Top Indian Female Rappers
Indian female rappers have been steadily taking the reins of their artistry over the years. They’ve been writing about varied topics, from preconceived societal notions to personal emotions to protest music aimed at larger social issues. We speak to some of the country’s top female rappers about their lyrics and songs.
The songwriting of Indian-American Svetha Yallapragada Rao, popularly known as Raja Kumari, usually derives from real-life experiences. “Whether it’s writing for other artists or for myself, it’s important to create art from the events going on around you,” she says.
One of her most popular songs, ‘Mute’ came out of the angst of dealing with the stigmas and stereotypes in the music industry. In her gut, Raja Kumari knew that what she was doing was right. She believes that the song resonated so much with people because it’s applicable to so many situations. “Put your haters on mute!” she exclaims.
Her new single ‘N.R.I.’ is close to her heart lyrically. Elaborating on the idea behind the lyrics she states, “It’s about the duality of being from two cultures, and having people tell you that you don’t belong to either. I was told I’m too American for India and too Indian for America. I was fed up with people who were trolling online to try and bring me down, so decided to make a track in response to the haters instead of replying online.”
For Meghalaya-based Meba Ofilia, age and time have been key factors that have impacted her songwriting. “I’m at an age where I’m experiencing a lot of things, learning too many things in such a short span of time, giving up on things which no longer serve my purpose. And writing is a way to vent out.” The genre has been a means to an end – she says if she wasn’t a rapper, she still would have written out her thoughts.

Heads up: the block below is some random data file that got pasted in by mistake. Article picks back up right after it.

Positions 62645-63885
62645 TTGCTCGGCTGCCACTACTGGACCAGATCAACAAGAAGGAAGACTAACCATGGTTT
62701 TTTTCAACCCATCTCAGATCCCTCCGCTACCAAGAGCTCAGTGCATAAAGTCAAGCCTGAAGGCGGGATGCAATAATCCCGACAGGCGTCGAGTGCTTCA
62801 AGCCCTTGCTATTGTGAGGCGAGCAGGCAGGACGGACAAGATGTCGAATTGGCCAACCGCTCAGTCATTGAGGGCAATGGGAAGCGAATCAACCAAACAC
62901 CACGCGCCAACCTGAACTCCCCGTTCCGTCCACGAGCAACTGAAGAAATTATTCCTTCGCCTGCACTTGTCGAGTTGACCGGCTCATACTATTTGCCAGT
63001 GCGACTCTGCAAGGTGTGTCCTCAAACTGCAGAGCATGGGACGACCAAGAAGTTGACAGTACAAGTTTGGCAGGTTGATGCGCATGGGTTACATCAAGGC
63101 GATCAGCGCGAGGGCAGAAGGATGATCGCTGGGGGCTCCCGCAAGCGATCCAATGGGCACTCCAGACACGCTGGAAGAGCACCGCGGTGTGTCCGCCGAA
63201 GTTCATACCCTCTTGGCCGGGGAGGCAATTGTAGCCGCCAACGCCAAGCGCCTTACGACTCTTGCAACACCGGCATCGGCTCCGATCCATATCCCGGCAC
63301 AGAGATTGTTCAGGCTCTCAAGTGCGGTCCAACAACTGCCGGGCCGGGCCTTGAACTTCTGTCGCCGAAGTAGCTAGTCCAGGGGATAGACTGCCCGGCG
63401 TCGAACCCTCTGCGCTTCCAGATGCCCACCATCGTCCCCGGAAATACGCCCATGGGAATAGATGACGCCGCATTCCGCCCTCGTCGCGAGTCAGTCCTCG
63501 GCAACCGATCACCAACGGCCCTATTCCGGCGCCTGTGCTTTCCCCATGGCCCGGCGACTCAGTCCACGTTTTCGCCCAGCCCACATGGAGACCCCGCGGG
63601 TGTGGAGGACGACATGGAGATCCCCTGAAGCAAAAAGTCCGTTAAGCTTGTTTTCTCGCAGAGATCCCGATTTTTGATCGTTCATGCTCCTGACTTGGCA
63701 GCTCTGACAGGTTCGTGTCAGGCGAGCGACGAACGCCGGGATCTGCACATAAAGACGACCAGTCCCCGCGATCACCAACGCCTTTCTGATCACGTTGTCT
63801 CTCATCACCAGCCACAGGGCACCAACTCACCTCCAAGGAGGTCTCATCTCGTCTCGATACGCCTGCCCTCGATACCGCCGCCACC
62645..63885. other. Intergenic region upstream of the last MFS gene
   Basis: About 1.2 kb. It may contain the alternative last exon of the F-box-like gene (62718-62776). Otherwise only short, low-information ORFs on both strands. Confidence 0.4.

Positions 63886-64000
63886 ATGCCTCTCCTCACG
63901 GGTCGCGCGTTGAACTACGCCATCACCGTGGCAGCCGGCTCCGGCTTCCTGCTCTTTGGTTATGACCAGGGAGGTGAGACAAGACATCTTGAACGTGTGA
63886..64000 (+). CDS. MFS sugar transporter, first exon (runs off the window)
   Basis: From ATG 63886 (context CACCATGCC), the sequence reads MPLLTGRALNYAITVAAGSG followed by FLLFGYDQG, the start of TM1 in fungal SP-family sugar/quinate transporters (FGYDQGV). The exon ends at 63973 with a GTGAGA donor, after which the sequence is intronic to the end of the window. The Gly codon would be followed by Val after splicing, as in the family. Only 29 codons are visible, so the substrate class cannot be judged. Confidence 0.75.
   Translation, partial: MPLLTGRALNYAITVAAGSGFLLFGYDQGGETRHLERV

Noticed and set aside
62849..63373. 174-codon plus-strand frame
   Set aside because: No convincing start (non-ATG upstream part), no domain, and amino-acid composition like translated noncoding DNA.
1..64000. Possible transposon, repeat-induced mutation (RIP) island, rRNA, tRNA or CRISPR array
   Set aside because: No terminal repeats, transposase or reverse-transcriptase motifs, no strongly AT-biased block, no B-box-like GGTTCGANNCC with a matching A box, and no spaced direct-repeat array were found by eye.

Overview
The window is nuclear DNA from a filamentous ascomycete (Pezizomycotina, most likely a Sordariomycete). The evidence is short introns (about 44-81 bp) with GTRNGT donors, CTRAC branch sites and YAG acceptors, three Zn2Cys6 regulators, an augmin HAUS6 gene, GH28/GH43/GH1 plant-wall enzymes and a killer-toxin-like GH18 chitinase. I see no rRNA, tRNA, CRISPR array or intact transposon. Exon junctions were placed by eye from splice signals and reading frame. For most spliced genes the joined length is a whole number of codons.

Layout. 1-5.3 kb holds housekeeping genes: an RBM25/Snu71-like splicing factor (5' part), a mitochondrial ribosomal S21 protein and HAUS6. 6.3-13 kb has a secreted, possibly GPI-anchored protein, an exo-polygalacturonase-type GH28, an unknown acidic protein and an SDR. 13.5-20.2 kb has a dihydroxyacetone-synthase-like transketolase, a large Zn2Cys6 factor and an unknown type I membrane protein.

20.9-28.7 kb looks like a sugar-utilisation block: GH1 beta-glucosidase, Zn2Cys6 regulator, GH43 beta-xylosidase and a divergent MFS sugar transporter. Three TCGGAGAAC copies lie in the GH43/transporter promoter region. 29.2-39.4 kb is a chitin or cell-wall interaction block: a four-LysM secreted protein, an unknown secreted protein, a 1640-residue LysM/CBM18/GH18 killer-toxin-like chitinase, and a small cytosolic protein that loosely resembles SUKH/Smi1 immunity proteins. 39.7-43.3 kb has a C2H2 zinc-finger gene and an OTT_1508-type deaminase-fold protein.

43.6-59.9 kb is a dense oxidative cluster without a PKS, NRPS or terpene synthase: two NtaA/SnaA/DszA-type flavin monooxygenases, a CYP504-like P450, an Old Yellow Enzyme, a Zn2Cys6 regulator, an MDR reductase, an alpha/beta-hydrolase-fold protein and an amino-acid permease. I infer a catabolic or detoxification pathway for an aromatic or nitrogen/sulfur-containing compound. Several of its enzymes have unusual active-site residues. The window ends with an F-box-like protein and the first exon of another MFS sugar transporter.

Asked about how she hit track ‘Done Talking’ was written, she says, “Basically, Big Ri and I sat down to write this song together. Big Ri was the one with the idea and later conveyed it to me.” Meba says the song is about loyalty to art, love and one’s existence, and was the need of the hour for her as an artist.
On a personal note though, Meba cites the song ‘Jaded’ as being close to her heart since it is about her personal experiences. The song is based on the idea of being held captive in a relationship where you have to one walk on eggshells, but then finally finding a way to set yourself free. Meba recalls a few lines which still strike a chord with her, “This is not what we agreed on; for you to step over me, no; the only quitting I would do is to feed your ego.”
Mumbai-based Deepa Unnikrishnan aka Dee MC says songwriting comes in a large spectrum for her and isn’t confined to a single approach. While her songwriting did revolve around her personal experiences and teenage angst earlier, she slowly wheeled towards serious and upfront approach overtime.
Talking about one of her most popular independent tracks, ‘Taking My Time’, she recalls, “I wrote it in 2017, after a year of not composing any music. It was the year I was most depressed due to some career choices I made that got me stuck in situations I took time to get out of. However, I came out a much stronger person, and learnt a lot from the whole experience.” The thought of penning a song about taking her time to shine came naturally to Dee MC. The lyrics are about enjoying the journey and making the most of the present, without worrying about the constant pressure of ‘making it’ in the industry. “That’s another thing I’ve learnt from my own journey – ‘logo ka kya Aaj Karte Yaad Kal bhool Jayenge’ meaning ‘people will remember you today and forget you tomorrow’. If you’re making music to chase their attention then it will just be a rat race,” she adds.
Dee MC says the song ‘Bars From The Heart’ from her debut album Dee=MC² is one of her personal favourites. She wrote it as an open letter to her parents and her listeners. “I was born in February 1994 and my dad got a job in Saudi Arabia in March 1994. I grew up away from him for 25 years – he only retired last year. The track is an ode to the rocky relationship I’ve had with my parents, with this guilt of sacrifice always being a huge factor. I move on to talk about how things do change with time and so did my rapport with my parents.”